LeapFrog is the world’s first investment fund to focus on the insurance needs of low-income and financially excluded people. Launched by President Clinton and hailed by The Wall Street Journal and Private Equity International, LeapFrog has opened a new frontier for social investment and microfinance. Andy founded LeapFrog in January 2007, inspired by his extensive experience enabling entrepreneurs in emerging markets, and then co-built the firm with a team of former CEOs and pioneers in emerging markets insurance. Andy is a former Managing Director of Ashoka, which has financed and connected 2000 social entrepreneurs in over 60 countries. He worked with both Grameen and BRAC, the world's largest microfinance institutions, to market their social ventures. He also co-founded Kuper Research, which designed The Daily Sun, now sub-Saharan Africa's largest newspaper, with 5 million daily readers. Born and raised in South Africa, Andy is a serial social entrepreneur and author of books including Democracy Beyond Borders (Oxford) and Global Responsibilities (Routledge). He holds a PhD from Cambridge, where he was supervised by Nobel laureate Amartya Sen, who first stimulated Andy’s interest in market-based solutions to poverty.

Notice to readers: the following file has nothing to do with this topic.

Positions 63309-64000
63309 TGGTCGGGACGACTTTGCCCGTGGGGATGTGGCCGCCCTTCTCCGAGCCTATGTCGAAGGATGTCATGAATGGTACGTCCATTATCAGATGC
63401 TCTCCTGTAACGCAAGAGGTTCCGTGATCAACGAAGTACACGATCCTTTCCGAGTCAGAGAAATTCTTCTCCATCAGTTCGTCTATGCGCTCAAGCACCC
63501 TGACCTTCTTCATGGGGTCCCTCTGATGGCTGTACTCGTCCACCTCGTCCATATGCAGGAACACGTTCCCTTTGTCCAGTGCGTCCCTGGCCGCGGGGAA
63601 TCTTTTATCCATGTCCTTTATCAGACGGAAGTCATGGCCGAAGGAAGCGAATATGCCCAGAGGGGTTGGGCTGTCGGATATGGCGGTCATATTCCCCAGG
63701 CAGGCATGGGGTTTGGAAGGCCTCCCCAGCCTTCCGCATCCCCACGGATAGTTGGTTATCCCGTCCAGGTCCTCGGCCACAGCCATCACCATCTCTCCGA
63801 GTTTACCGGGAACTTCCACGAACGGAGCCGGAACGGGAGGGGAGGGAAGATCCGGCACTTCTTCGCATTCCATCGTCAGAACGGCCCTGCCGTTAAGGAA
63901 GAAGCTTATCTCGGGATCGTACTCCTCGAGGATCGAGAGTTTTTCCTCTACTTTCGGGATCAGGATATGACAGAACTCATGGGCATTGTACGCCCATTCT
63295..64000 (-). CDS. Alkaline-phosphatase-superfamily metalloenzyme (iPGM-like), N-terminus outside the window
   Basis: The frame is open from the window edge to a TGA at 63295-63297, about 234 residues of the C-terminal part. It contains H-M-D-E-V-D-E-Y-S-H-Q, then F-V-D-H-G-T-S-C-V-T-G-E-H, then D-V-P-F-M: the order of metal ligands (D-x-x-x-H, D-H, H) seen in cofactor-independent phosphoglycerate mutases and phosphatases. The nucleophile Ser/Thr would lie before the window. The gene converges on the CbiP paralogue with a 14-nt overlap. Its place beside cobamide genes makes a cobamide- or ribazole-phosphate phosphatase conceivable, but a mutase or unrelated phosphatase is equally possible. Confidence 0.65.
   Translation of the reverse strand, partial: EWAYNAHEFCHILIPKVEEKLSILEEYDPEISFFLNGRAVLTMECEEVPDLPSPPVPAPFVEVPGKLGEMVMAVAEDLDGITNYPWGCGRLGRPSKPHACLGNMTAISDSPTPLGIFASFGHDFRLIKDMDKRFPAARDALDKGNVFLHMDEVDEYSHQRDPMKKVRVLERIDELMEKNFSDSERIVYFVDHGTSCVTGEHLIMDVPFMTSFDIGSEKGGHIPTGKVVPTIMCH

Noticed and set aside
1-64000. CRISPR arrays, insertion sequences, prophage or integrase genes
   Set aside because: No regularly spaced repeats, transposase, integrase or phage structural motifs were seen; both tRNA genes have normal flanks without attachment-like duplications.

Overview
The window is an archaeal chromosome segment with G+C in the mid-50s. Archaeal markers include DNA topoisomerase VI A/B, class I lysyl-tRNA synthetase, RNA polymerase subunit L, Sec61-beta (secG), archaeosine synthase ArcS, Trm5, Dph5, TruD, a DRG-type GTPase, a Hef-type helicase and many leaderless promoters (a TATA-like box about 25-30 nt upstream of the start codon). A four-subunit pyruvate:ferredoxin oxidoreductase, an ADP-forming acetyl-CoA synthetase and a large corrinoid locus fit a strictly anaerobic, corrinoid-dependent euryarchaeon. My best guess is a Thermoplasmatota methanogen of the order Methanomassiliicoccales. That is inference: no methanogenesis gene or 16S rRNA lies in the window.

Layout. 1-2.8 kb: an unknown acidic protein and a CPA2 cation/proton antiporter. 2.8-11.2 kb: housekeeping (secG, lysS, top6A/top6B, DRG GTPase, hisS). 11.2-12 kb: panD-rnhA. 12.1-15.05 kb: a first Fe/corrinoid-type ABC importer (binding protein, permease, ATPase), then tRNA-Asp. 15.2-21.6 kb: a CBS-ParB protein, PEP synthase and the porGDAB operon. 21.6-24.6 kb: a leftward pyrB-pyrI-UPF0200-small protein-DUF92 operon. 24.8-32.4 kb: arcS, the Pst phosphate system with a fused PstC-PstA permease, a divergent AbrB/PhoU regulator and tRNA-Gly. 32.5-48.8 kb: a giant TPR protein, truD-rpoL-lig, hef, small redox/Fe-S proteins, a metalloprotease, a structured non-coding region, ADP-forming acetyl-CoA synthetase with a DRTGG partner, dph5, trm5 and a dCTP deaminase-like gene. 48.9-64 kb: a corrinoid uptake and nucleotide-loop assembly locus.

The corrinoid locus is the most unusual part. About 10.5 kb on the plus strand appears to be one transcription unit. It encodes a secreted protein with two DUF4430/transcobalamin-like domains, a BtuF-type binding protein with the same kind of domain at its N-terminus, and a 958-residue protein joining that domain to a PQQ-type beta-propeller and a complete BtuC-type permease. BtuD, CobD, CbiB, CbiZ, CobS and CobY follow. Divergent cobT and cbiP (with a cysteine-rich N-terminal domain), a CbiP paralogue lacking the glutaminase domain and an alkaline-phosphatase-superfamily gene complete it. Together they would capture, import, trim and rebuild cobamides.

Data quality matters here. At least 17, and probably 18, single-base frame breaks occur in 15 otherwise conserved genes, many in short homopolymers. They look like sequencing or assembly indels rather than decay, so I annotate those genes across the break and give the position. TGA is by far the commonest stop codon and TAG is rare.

Question: Is there any hope for optimism?
Andrew Kuper: I believe that there is progress on dealing with the HIV/AIDS pandemic. There was hugely successful campaign by the Treatment Action Campaign that actually got the government to reverse its position and start rolling out anti-retro vials and that is having an impact.
There’s exciting work being done on financing, support for HIV/AIDS medication and insurance. There is I think a more conducive political scene now for supporting dealing with HIV/AIDS in South Africa. It is a pandemic, it is dramatic, it is terrible. People are attending funerals every weekend, it is a huge portion of the population often the most productive, the most leading, the most moving part of the population, people of child bearing age are being wiped out by this AIDS holocaust and I think, it still does not get enough attention, President Clinton and Nelson Mandela have had a profound impact in this area, lowering the price of medications, encouraging movements that have changed government policy, that have changed civil society awareness.
I think with the Obama administration in place, we can move towards a holistic approach to reducing HIV/AIDS infection that uses all the tools in the box. So I think there are reasons to look at progress but in the face of this sort of massive devastating effects of HIV/AIDS, we simply can’t move fast enough and I think all of us should be up nights and working weekends to try to come up with innovative strategies and to take those strategies that are working and roll them out in the most intensive way possible.
Recorded on: May 1, 2009